شرایط سیاسی و بحران ارز در بازارهای نوظهور
|کد مقاله||سال انتشار||مقاله انگلیسی||ترجمه فارسی||تعداد کلمات|
|24772||2003||23 صفحه PDF||سفارش دهید||9451 کلمه|
Publisher : Elsevier - Science Direct (الزویر - ساینس دایرکت)
Journal : Emerging Markets Review, Volume 4, Issue 3, September 2003, Pages 287–309
This article demonstrates the impact of structural political conditions on the likelihood of currency crises in emerging markets. Controlling for a standard and parsimonious set of macroeconomic variables, I find that: right-wing government is less conducive to currency crises; ‘strong’ governments (those with larger legislative majorities and those which face more fragmented legislative opposition) are also less vulnerable. Democracy also reduced the likelihood of currency crises in emerging markets; yet, in contrast to previous studies, this article does not find a significant impact of elections on the likelihood of currency crises.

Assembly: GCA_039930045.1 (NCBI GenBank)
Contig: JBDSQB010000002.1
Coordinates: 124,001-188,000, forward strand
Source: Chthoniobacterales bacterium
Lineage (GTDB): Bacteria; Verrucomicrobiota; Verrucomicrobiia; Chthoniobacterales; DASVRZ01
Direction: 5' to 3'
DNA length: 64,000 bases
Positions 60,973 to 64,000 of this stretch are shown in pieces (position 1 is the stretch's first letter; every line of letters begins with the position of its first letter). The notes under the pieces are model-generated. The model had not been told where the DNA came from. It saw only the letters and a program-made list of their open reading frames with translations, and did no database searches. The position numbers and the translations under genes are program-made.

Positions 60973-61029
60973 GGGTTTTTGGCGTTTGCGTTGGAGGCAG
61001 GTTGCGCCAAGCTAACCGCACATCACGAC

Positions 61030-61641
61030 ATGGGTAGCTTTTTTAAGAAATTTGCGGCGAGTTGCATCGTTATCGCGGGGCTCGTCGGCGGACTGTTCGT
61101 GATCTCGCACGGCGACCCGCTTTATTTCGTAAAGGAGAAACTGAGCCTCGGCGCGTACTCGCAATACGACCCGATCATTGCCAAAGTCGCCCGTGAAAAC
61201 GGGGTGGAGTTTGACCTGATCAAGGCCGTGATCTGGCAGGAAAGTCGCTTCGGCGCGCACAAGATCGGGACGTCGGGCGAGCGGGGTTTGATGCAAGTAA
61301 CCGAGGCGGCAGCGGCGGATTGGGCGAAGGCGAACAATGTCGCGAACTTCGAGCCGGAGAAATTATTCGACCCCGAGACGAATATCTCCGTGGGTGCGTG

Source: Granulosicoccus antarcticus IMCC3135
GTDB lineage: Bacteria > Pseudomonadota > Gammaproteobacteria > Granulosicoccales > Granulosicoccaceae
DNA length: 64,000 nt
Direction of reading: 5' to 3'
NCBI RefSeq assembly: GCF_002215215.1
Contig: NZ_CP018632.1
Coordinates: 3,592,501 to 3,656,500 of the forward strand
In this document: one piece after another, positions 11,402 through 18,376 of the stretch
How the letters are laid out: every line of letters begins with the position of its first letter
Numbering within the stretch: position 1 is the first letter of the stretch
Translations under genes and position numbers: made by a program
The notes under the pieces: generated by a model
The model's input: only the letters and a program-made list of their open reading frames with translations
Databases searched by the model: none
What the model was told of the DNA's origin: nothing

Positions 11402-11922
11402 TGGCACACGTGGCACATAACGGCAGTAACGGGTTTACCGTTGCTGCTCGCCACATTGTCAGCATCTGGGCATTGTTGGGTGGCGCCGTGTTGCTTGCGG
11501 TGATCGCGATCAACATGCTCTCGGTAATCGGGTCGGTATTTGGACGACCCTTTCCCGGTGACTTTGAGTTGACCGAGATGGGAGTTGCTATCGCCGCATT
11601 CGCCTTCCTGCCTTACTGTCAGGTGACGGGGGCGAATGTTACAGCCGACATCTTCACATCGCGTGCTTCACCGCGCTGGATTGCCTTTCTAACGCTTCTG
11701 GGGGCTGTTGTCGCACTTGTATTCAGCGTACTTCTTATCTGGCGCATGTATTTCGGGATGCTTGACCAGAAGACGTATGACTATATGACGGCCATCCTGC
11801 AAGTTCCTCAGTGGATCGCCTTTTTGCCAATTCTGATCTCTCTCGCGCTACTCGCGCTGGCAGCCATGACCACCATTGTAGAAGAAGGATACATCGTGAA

Since the publication of Krugman's seminal (1979) study of currency crises, at least 40 empirical articles on this subject have appeared in scholarly journals. The Asian crisis has stimulated a new wave of such studies. Yet, econometric models built to explain currency crises, in keeping with the predominant theories of speculative attacks, have relied almost exclusively on macroeconomic indicators as explanatory variables. Kaminsky, Lizondo and Reinhart's (Kaminsky et al., 1998) extensive review of this literature identifies 60 explanatory variables that have appeared in various models of currency crises, the most commonly used indicators being the real exchange rate, international reserves, real GDP growth and the current account balance. Among those 60 explanatory variables, only four pertain directly to political events. It is curious, however, that so many studies have relied exclusively on macroeconomic indicators, since, as Drazen (2000) notes, decisions to abandon fixed exchange rates may more often reflect a choice among competing policy objectives than a technical incompatibility of monetary and fiscal policy with fixed exchange rates. For instance, Obstfeld (1994) characterizes the government as facing an explicit trade-off between maintaining the fixed exchange rate and other objectives, such as limiting the growth of unemployment. A government's willingness to trade-off inflation for unemployment is inevitably a political decision. Indeed, second-generation currency crisis models typically give rise to the possibility of multiple equilibria in which the realized outcome is a function of market expectations. This article proposes and tests the hypothesis that market expectations regarding a government's possible response to a speculative attack may be a function of political as well as economic conditions. Despite the considerable elegance of second-generation models in depicting optimal government behavior, such models open the door to political explanations of currency crises, but typically do not cross the threshold. While political factors have played a more central explanatory role in several qualitative studies of crises, particularly in Dornbusch et al. (1995), the theoretical and empirical literature has been largely silent on the subject. Drazen (2000) is among the first to address this gap in theory, though his article concentrates specifically on issue of contagion. Part of the theoretical motivations for the present analysis lies specifically in combining second-generation currency crisis models (I take Obstfeld (1994) as the archtype) with insights from partisan political business cycle theory (Hibbs, 1977 and Alesina, 1987). As described in Section 3, this combination of seemingly unrelated theories gives rise to the hypothesis that currency crises are less likely under right-wing governments. Related work (Frieden et al., 2000) suggests the further hypothesis that ‘strong’ governments may be less vulnerable to currency crises, which I confirm with two complementary indicators of strength. There is also reason in theory to hypothesize that the occurrence of elections might create uncertainties in expectations that could give rise to currency crises, and some previous empirical literature (Mishra, 1998, Mei, 1999 and Leblang, 2001) has found such effects. In contrast, I do not find elections to increase the likelihood of currency crises. Democracy itself is also a potentially important political condition that may shape market expectations, and Section 3 describes that the direction of this effect a priori is ambiguous. The article is organized as follows: Section 2 provides a brief review of the empirical literature on explaining and predicting currency crises, emphasizing the few studies that have highlighted political explanations. Section 3 outlines the theoretical motivation for considering the effect of political variables on the likelihood of currency crises and presents the hypotheses to be tested. Section 4 describes the data and empirical strategy used to derive the results presented in 5 and 6 concludes.